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Media contact: Eileen Sigler, 541.780.5137

 

NWCU, Seneca Sawmill Integral To Latest Veteran Houses

Categories: Email Newsletter, Housing, Veterans, Volunteers
Author: SVdP staff
Date: Tuesday, June 23 2015

   

Watch Seneca Sawmill's video from the grand opening of the Seneca House.

In 2013 NWCU President John Iglesias stood outside a dilapidated house and recalled his own challenges as a young veteran returning from active duty. At right, Mr. Iglesias with NCWU staff and directors on the porch of that same house, fully rehabilitated and offered for sale to a veteran family.

Before there was talk of ending veteran homelessness, a Eugene-based group was already working mightily on the issue. That would be the Veterans’ Housing Project (VHP) which this spring completed the latest of seven homes: One newly built near downtown Eugene and another a major rehab project just off the Northwest Expressway.

The former is already home to a veteran family; the latter will be offered as a home-ownership opportunity.

In each case, a local company came forward with a generous offer that launched the project. Seneca Sawmill Company made a substantial contribution of money and materials to the new construction; the other, in Santa Clara, was a solidly built but neglected structure purchased with funds provided by Northwest Community Credit Union.

men posing for picture
Eugene City Manager Jon Ruiz displays a modest token of appreciation to NWCCU, which was accepted by John Iglesias, right.

In 2013, NWCU President John Iglesias stood outside that dilapidated house and recalled his own experience as a young Air Force veteran returning from active duty, trying to reintegrate, reacquaint with family, and regain his footing in a changed economy.

“Even the simplest things are hard,” he said. “When you have a young child, a wife, there’s not only the adjustment but also difficulty in providing for them.”

His sentiments were shared by NWCU’s Board of Directors which had already pledged to help Lane County’s veterans and made good by donating the $75,000 used to purchase the older “Hansen Lane house.”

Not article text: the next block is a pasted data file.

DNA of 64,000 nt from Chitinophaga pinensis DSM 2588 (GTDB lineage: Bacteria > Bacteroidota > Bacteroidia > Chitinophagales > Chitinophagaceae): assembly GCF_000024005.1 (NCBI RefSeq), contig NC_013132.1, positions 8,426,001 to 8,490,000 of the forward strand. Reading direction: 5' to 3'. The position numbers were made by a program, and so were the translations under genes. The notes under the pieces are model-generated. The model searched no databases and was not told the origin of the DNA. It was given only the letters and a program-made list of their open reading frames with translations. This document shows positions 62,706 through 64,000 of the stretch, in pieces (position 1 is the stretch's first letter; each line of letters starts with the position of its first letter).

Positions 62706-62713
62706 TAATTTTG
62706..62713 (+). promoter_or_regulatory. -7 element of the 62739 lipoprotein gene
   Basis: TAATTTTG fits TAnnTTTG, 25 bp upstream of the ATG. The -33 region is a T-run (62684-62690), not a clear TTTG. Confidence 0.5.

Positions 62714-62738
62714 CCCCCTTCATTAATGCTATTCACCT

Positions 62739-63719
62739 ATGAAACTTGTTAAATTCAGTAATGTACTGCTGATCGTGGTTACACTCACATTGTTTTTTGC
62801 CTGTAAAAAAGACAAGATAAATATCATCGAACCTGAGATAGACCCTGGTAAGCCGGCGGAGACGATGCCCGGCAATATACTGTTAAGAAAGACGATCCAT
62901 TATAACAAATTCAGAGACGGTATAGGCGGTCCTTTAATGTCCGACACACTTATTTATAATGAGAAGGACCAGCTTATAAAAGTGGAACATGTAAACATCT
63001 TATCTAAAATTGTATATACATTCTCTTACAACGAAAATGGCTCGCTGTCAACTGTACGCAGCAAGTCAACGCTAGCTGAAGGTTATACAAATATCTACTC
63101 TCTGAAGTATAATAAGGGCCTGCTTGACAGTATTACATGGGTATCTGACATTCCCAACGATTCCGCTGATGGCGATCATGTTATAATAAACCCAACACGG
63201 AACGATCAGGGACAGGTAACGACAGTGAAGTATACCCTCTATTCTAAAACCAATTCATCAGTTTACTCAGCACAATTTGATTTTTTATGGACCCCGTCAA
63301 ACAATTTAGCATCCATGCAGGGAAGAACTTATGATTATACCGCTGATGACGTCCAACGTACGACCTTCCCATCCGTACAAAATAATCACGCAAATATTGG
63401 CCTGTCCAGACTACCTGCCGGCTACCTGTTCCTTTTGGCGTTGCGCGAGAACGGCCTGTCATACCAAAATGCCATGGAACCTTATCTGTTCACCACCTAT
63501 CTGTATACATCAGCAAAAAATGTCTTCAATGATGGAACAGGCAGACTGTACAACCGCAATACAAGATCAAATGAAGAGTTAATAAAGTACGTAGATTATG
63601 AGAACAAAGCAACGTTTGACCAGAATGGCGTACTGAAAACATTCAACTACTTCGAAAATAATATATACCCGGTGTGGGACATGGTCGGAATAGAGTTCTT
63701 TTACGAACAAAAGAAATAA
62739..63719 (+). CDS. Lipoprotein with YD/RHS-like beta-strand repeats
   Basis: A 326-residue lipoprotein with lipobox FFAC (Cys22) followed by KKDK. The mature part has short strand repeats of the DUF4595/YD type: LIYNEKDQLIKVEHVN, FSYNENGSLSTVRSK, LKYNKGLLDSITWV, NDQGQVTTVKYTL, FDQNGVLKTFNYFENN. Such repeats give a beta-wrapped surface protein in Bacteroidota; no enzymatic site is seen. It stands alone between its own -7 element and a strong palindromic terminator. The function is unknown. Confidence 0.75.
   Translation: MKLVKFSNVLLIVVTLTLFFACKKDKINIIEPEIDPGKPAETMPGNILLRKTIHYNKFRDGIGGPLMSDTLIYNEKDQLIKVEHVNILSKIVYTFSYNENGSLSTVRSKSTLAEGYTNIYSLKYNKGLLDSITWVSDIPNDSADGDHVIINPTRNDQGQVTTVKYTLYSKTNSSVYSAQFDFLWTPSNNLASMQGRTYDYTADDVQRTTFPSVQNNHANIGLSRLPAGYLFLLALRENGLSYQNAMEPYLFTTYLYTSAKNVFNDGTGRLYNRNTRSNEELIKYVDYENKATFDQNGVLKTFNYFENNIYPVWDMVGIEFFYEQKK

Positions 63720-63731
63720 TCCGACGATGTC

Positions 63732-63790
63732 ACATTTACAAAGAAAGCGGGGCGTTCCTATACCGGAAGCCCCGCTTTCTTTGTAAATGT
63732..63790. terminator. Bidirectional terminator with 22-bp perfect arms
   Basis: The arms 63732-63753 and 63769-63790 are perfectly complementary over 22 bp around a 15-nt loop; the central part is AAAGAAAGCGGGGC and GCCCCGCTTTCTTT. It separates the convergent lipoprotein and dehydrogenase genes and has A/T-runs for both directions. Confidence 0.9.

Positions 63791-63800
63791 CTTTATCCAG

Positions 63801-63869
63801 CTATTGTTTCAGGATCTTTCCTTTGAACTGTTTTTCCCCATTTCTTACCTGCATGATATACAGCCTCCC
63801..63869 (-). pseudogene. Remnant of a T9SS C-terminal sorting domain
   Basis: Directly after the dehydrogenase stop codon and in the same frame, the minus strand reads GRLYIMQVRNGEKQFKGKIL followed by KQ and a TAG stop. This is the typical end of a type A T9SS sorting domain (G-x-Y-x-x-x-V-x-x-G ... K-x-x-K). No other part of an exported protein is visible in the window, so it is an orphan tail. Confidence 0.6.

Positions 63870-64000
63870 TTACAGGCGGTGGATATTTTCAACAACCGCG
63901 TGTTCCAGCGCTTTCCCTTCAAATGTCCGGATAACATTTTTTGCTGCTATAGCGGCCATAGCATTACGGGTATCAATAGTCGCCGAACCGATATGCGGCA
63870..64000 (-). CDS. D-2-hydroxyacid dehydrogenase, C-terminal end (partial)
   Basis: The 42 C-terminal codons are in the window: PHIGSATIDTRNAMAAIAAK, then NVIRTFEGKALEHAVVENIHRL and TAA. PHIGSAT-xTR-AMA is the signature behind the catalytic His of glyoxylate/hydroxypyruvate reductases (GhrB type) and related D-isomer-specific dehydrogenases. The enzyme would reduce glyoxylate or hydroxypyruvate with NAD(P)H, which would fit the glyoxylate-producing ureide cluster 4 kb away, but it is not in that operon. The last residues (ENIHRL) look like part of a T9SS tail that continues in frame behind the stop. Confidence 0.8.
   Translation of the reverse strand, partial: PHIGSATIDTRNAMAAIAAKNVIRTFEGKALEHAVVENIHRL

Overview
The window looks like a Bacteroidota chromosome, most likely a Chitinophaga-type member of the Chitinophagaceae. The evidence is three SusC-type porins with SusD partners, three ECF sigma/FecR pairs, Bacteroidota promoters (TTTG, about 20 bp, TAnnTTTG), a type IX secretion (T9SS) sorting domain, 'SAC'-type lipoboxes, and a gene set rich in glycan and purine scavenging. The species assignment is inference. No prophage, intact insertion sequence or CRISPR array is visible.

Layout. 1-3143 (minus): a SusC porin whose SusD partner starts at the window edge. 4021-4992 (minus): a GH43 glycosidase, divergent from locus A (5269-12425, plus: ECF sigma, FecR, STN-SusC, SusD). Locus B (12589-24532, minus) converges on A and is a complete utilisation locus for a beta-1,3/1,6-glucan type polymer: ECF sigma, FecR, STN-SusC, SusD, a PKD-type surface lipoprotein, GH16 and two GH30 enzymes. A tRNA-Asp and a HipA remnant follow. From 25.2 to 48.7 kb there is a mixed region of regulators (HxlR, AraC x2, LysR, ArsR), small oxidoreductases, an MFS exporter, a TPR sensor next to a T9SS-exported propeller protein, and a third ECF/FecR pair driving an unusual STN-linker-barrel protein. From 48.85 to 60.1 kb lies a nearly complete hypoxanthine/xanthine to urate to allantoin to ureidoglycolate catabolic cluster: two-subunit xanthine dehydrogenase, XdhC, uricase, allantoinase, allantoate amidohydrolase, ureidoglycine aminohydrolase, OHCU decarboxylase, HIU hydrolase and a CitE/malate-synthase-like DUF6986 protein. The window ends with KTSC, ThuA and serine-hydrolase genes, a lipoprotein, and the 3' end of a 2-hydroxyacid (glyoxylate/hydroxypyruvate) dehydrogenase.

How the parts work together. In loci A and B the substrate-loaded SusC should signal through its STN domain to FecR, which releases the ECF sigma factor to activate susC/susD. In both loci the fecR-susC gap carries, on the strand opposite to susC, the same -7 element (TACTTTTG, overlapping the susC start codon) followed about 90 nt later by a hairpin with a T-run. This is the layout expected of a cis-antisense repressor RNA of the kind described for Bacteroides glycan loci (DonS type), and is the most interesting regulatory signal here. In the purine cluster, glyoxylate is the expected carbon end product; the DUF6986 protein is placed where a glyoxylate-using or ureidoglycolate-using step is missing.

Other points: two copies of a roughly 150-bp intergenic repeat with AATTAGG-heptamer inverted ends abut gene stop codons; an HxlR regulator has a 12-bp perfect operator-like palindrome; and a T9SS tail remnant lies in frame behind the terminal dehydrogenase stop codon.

Meanwhile the operators of Seneca Sawmill took on the veteran cause, committing the money and resources, and partnering with the local firm Neil Kelly for new construction on property leased long-term to St. Vincent de Paul by the Lane County Fair Board. A showcase for sustainable forestry and local industry, the Seneca House would please the 60-year-old company’s late founder Aaron Jones, according to a video that commemorates the project.

man standing in doorway

Gulf War veteran Samson Smith welcomes well-wishers into the Seneca House, where he and his family will live affordably for up to two years.

 

The Seneca House’s grand opening was also a first look for Samson Smith, his wife, and his mother who are now its occupants. Mr. Smith served during the Gulf War and was delighted with the location and garden space.

The house came complete with a patriotic-themed quilt that literally arrived “out of the blue” from community member Rita Davis.

Six of the seven houses completed through the Veterans Housing Project serve as affordable rentals for up to two years while veterans access services and reintegrate into family and community. The Hansen Lane House is being offered as a home-ownership opportunity for a veteran family.

The Veterans' Housing Project founding organizations are the City of Eugene, EWEB, the Home Builders Association of Lane County, and St. Vincent de Paul.

All agree with NWCU’s John Iglesias that building – or rebuilding – a home “where it ought to be” is one of the greatest things a person or organization can do for the community.

Mr. Iglesias added, “And it’s great for those who fought hard for our country and did what they needed to do to get the job done.”

Watch Seneca Sawmill's video from the grand opening of the Seneca House.

The Seneca House: A Project Thank You